TuksAthletics goes for Olympic gold

Posted on December 15, 2020

The postponement of this year’s Tokyo Olympics came as a welcome opportunity for additional preparation for the TuksAthletics team. We spoke to Danie Cornelius, programme head of TuksAthletics, about the journey to the coveted gold medal.

While a broken knee and shattered dreams might seem like the end of a journey for some, for Danie Cornelius, programme head of TuksAthletics, it was the beginning of a journey that will hopefully culminate in an Olympic gold medal.

Cornelius is working with Paul Gorries and the men’s 4 x 100m relay team – comprising Simon Magakwe, Thando Dlodlo, Akani Simbine and Clarence Munyai – which hopes to win gold at the upcoming 2021 Olympics to be held in Tokyo from 23 July to 8 August.

He explains that while he was never a top athlete and sportsman at school, the tide turned for him in April 1979 when he outperformed the top athletes at the school athletics meet. His father saw potential in him and arranged for specialised training with top long jump coach Owen van Niekerk.

After an excruciating injury in the dying minutes of a rugby match he’d participated in reluctantly, Cornelius’s journey as an athlete came to an abrupt end with a severe knee injury. Several surgeries later with no clear diagnosis, he attempted the BEd Degree in Human Movement Sciences. However, he struggled to complete the movement requirements of the degree. It was at this point that he joined the SA police force.

“There I met Willie Olivier, one of the top national coaches in the hurdles, who took me under his wing and sent me on my first coaching course. In my first year of coaching, one of my long jumpers won the bronze medal at the SA Junior Championships. Looking back, I realise now that my knee had to be sacrificed in order to be able to assist other athletes to achieve their goals and dreams,” Cornelius says.

“In 2011, I was appointed to my current position by Kobus van der Walt, the then director of TuksSport. When I walked into my office for the first time, I never realised it at the time, but the circle was complete, albeit 30 years later.”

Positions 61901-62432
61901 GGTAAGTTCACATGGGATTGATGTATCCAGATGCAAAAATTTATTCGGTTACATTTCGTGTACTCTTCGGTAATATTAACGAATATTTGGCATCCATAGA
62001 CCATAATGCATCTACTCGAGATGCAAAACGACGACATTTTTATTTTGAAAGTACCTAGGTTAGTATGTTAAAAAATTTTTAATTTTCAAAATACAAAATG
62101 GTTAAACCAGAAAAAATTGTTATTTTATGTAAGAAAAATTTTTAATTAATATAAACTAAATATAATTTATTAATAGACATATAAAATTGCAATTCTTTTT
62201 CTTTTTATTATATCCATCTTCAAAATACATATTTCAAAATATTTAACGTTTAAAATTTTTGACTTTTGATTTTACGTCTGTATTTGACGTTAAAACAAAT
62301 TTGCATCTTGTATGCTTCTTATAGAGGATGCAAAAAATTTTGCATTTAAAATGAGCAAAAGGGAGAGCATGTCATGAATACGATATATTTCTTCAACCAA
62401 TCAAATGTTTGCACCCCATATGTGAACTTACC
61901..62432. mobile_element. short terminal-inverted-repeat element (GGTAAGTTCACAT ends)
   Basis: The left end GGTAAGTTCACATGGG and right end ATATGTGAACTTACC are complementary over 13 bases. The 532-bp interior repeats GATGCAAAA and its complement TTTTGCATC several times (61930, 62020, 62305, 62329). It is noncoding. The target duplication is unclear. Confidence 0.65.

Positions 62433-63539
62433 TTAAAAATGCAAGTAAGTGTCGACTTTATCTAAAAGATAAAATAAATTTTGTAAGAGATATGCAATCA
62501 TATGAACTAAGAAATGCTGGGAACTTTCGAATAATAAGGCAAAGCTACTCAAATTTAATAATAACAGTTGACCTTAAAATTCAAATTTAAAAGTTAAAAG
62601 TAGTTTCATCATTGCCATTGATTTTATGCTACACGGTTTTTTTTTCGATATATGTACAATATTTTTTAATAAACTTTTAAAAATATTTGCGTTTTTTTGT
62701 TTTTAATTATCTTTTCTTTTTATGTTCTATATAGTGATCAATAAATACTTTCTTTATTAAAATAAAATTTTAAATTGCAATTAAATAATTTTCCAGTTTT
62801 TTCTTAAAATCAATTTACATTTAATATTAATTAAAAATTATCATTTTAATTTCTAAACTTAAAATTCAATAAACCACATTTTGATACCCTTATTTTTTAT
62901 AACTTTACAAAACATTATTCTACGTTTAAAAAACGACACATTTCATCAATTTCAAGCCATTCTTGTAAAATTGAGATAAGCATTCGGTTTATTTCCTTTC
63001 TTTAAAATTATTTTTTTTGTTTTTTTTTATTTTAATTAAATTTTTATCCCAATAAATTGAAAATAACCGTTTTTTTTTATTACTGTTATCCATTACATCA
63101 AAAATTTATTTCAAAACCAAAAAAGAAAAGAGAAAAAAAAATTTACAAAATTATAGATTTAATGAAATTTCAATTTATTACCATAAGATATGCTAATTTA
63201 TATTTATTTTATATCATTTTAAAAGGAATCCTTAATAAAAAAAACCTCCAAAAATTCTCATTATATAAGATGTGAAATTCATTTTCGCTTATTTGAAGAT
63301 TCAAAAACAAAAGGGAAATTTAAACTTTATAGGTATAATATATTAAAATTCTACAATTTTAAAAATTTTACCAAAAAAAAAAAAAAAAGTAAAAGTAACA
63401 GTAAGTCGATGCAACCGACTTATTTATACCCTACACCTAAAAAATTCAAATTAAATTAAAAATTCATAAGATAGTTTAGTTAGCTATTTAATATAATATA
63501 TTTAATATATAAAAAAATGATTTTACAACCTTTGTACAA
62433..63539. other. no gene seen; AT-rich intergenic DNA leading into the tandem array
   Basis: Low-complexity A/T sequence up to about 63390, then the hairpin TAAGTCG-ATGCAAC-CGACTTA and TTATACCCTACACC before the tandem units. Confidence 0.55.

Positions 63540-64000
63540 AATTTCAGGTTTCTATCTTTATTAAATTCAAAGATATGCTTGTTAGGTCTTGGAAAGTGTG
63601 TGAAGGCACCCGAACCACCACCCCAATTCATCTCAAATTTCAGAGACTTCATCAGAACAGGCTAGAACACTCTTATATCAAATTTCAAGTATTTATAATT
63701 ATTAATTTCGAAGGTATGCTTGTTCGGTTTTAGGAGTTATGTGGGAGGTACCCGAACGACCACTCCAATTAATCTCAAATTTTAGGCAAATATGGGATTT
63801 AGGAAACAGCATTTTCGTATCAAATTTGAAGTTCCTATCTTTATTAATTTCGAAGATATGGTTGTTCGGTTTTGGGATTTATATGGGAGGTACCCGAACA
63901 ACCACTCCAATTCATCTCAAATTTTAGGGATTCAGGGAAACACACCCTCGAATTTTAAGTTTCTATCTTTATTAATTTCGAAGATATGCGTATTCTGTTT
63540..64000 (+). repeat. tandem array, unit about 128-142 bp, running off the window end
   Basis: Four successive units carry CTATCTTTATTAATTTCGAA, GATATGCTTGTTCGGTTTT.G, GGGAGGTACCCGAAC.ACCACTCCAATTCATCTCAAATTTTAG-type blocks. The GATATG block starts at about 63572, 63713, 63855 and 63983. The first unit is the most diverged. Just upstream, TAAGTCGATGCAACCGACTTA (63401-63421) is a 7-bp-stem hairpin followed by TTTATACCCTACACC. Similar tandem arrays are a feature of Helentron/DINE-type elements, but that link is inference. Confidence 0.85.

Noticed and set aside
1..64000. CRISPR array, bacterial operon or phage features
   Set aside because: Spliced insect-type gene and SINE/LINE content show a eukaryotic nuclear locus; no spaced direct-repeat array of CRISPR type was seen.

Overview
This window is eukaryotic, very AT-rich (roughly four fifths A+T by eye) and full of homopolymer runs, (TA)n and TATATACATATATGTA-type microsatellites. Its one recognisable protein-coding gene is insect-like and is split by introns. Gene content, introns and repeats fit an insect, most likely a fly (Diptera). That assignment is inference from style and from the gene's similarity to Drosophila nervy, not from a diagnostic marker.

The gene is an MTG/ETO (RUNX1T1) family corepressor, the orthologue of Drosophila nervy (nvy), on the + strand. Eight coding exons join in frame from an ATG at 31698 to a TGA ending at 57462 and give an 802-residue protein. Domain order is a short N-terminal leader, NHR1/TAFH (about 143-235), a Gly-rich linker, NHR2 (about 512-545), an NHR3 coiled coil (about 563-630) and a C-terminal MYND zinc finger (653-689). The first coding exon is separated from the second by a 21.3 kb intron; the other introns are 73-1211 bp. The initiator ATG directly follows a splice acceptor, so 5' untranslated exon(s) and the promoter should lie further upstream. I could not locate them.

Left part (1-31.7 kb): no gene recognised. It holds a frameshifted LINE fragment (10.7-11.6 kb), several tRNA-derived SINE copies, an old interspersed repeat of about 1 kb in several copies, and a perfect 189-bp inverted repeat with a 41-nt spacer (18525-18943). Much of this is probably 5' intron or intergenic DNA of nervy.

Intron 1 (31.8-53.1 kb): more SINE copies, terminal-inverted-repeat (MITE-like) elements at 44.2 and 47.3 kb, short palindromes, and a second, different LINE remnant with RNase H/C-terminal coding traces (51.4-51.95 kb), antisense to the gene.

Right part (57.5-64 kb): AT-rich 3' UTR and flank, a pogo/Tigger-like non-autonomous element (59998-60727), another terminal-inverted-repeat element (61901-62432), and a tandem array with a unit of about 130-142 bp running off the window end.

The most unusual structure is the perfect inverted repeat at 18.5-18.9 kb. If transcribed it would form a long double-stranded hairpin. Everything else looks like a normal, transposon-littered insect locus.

The work of establishing a record-breaking men’s relay team began in 2019 in Doha where Cornelius met with officials from the World Athletics (WA) Organisation at the World Championships. A chance encounter led to Cornelius and Paul Gorries, coach of the relay team, meeting.

“I was fortunate enough to interact with Paul and all the other athletes, many of them from TuksAthletics,” Cornelius says. “Over the past two years, TuksAthletics hosted relay clinics to prepare the men’s 4 x 100m relay athletes. But when I saw the passion and the motivation in training, warm-up and during the competition, I knew we had to be involved on a higher level.

“During the heats and final, I just knew we had the ability to compete for the gold medal. I spoke to Paul to find out if he would be willing to relocate to Pretoria, as he was based in Cape Town at the time, and explained my vision. We had the same vision and he agreed to relocate, and work on the dream of bringing the gold medal to South Africa at Tokyo.

“The acting director of TuksSport, Toby Sutcliffe, and I met with the president of Athletics SA (ASA), Aleck Skhosana, and also shared our dream with him. He immediately bought into the initiative and ASA appointed TuksAthletics as the Relay Preparation Centre, myself as the manager of relay preparation and management, and Paul Gorries as the ASA national relay coach.”

Cornelius believes that the SA team stands a good chance of bringing gold home because of some developments that have taken place in the athletics world.

“With Christiaan Coleman being suspended by the WA Integrity Unit and Justin Gatlin not getting any younger, the Americans have only Noah Lyles to depend on in Tokyo,” he says. “With Jamaica also now a shadow of themselves due to the absence of Usain Bolt, the race for the gold medal in the 4 x 100m relay in Tokyo is wide open. The WA World Relay Championships is taking place in Chorzow, Poland in May 2021 – this will be a great warm-up for the Olympics and an indication will be given of who the top three will be in the run-up to the Olympic Games.”

He admits that the pandemic and its subsequent restrictions has had a major impact on the team and their training schedule, but that things aren’t entirely bleak. “The positive thing about COVID-19 is that we would have had a hectic year, with many athletes not being able to rest and prepare for Tokyo. COVID-19 provided us with this and more – Simon Magakwe is on the ‘wrong side’ of 30, and his career was coming to an end, but the rest gave him a new lease of life and extended his shelf life by a few more years as he could rest and recover completely. Also, no other country in the world escaped the pandemic, putting us all on equal footing for Tokyo.”

With all the major stumbling blocks out of the way, Cornelius said they have their eyes firmly fixed on making it onto the winners’ podium next year.

“South Africa has a rich history of sprinters, but never have we prepared for the 4 x 100m relay for men on this sort of scale,” he says. “Our time for Olympic glory awaits us. Then we are on to develop our female 4 x 100m relay team for 2024 and beyond!”


- Author Masego Panyane

Copyright © University of Pretoria 2024. All rights reserved.

FAQ's Email Us Virtual Campus Share Cookie Preferences